Paul Ryan isn’t running for president. He will not allow his name to be put in for the nomination. And he won’t accept the nomination if, somehow, it gets to that.
On Tuesday, the House speaker went even further, urging delegates to the 2016 convention in Cleveland to limit the pool of potential nominees to the dozen-plus people who waged campaigns over the past year and a half.
“I would encourage [delegates] to put in place a rule that says you can only nominate someone who actually ran for the job,” Ryan said Tuesday afternoon at a news conference at the Republican National Committee headquarters, which he called to extinguish the presidential speculation once and for all.
Ryan (R-Wis.) took himself out of the running a year ago and has said repeatedly since that he does not want to be nominated. But the doubters persisted, noting that he also swore off running for speaker last fall after John Boehner resigned.
With speculation swirling once again after his weeklong trip to the Middle East, Ryan decided to issue one final denial.
“Let me be clear,” Ryan said, standing in the RNC lobby on Capitol Hill. “I do not want, nor will I accept, the Republican nomination.”
He wasn’t done.
“Let me speak directly to the delegates on this: If no candidate has a majority on the first ballot, I believe you should only choose a person who actually participated in the primary. Count me out,” he said. “I simply believe that if you want to be the nominee — to be the president — you should actually run for it. I chose not to. Therefore, I should not be considered. Period.”
Despite his repeated protestations, Ryan has lately been seen as a white knight in waiting if Republicans deadlock on a nominee at a contested convention. His statement Tuesday was his most definitive to date; if it doesn’t quiet the talk that he’s secretly angling to be a savior for his fractured party, nothing will.
His announcement leaves Republicans without perhaps their most viable alternative if no one is able to secure the 1,237 delegates needed to become the nominee in early rounds of voting in Cleveland. Ryan’s popularity with the party establishment, credentials on government spending with the grass roots, and stature as a House speaker and 2012 vice presidential nominee make him a unique figure within the GOP.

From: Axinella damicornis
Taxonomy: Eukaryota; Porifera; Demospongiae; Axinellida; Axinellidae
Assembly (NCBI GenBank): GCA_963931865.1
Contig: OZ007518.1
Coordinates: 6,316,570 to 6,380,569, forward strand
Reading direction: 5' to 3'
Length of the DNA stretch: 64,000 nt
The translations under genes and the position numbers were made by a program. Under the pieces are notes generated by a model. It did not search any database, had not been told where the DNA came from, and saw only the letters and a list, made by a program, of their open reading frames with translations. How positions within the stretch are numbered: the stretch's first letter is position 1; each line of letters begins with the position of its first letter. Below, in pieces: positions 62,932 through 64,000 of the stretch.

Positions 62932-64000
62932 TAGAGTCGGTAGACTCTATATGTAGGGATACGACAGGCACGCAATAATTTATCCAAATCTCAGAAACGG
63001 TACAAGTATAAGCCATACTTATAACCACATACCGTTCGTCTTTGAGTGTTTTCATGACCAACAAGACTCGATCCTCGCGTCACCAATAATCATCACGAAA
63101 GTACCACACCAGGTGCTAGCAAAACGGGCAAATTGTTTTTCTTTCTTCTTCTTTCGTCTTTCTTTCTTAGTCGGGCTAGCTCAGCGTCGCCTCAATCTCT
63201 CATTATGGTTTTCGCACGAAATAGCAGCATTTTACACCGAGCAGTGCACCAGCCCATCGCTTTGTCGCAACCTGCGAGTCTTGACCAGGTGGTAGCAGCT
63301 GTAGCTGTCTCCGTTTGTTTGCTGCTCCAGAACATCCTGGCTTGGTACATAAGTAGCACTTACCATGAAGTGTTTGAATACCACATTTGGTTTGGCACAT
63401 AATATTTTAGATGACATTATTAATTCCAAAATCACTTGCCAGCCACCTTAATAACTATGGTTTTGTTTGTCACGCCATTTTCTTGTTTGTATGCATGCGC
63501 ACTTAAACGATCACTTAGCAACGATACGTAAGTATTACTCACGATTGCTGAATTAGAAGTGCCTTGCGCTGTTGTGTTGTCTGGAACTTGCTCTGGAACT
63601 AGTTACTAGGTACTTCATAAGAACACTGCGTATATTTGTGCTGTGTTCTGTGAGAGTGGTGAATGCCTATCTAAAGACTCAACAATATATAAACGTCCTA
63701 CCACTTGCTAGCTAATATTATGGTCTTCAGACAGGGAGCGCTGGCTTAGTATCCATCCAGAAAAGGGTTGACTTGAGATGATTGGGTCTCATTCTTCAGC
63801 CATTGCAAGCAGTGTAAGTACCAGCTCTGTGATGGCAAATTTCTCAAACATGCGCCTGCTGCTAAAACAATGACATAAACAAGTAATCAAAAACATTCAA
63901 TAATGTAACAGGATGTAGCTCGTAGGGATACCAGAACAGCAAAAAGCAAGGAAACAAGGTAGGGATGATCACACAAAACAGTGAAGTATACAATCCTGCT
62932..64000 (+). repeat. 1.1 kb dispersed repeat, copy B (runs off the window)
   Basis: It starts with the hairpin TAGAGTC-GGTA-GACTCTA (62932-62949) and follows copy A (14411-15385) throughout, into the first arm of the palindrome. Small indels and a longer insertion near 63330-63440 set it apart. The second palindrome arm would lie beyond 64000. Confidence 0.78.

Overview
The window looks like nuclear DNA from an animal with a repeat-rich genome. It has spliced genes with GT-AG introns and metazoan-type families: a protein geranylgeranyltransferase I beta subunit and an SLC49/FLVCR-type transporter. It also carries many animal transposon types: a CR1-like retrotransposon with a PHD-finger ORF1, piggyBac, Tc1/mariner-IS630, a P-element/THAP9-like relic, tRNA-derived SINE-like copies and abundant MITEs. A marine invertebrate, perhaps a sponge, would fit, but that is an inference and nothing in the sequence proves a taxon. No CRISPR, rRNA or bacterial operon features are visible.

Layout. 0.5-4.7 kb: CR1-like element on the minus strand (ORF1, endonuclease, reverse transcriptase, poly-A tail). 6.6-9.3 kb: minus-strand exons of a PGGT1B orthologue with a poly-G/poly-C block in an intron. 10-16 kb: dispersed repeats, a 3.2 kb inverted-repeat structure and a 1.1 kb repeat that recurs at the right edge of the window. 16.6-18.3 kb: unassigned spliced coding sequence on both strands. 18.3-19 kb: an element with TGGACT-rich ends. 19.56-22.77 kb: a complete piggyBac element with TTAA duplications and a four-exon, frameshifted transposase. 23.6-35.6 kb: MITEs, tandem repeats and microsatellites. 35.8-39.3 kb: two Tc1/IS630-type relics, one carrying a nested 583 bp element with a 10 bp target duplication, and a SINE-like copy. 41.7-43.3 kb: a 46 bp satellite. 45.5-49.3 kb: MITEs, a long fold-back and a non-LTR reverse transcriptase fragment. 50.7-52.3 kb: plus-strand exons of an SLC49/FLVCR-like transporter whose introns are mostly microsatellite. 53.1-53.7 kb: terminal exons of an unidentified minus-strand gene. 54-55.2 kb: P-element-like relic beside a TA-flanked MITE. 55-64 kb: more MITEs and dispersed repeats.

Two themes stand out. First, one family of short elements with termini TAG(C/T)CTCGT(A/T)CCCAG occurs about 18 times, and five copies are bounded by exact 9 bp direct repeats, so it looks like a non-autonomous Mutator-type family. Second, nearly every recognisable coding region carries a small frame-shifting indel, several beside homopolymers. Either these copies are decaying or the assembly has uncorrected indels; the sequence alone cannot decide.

At the news conference, Ryan went on to dismiss the theory that he will eventually cave and accept the nomination, bowing to similar pressure he faced during the GOP’s search for a new speaker.
“Apples and oranges,” Ryan said. “Speaker of the House is a far cry from being president of the United States. I was already in the House. I am already a congressman. So I was asked by my colleagues to take a responsibility within Congress that I’ve already been serving in from the one that I had. That is entirely different than getting the nomination for president of the United States by your party without even running for the job.”
Ryan’s role going forward will be twofold. He is working on finalizing a House Republican agenda, which is expected to become public in early June.
“As I’ve talked about before, politics today tends to drift toward personality contests, not policy contests. Insults get more ink than ideas,” Ryan said. “But we still owe it to the country to show what we would do if given a mandate from the people. We have an obligation to give a clear picture — a clear choice. To talk about solutions. That’s why I’ve been giving speeches, that’s why I’ve been communicating a vision for what our party and country can be. And I’m going to continue doing it.”
But Ryan also has a critical role in Cleveland. He’s the chairman of the convention, and will preside over the nomination process. That will give him a firsthand view of the expected messy floor fight.
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